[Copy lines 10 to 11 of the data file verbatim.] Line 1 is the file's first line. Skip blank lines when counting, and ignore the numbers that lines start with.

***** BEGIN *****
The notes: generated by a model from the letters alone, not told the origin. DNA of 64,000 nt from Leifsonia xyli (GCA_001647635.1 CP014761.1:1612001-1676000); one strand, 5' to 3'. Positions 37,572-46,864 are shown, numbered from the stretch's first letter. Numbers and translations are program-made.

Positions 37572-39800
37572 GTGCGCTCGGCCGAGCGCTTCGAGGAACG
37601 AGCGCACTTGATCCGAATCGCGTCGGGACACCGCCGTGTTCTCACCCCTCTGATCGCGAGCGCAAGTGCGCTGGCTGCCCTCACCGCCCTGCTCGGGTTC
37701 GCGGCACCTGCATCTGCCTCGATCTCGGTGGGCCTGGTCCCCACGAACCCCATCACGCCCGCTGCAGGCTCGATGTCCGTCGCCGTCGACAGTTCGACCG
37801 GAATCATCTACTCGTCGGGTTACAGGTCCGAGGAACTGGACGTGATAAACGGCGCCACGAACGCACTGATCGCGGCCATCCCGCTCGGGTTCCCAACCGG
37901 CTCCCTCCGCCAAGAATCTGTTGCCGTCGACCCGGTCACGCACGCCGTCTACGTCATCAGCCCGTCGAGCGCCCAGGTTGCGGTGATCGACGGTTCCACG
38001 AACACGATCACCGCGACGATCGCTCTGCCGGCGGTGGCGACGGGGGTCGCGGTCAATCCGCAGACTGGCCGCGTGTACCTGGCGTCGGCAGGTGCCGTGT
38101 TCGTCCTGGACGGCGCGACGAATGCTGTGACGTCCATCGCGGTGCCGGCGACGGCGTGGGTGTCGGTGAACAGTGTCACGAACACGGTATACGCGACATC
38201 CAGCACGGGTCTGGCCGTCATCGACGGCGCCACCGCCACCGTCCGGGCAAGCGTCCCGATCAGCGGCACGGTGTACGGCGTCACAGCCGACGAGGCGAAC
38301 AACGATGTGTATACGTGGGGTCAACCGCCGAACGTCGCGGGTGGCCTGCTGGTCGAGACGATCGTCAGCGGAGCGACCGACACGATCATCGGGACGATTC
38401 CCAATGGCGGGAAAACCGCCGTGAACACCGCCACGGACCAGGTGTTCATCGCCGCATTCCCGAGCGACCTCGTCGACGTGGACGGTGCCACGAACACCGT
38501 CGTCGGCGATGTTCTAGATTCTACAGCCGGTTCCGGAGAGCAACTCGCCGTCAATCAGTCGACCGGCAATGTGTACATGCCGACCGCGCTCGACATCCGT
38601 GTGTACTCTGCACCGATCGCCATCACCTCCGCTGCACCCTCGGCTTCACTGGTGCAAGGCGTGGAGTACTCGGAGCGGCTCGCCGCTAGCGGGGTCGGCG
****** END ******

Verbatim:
38201 CAGCACGGGTCTGGCCGTCATCGACGGCGCCACCGCCACCGTCCGGGCAAGCGTCCCGATCAGCGGCACGGTGTACGGCGTCACAGCCGACGAGGCGAAC
38301 AACGATGTGTATACGTGGGGTCAACCGCCGAACGTCGCGGGTGGCCTGCTGGTCGAGACGATCGTCAGCGGAGCGACCGACACGATCATCGGGACGATTC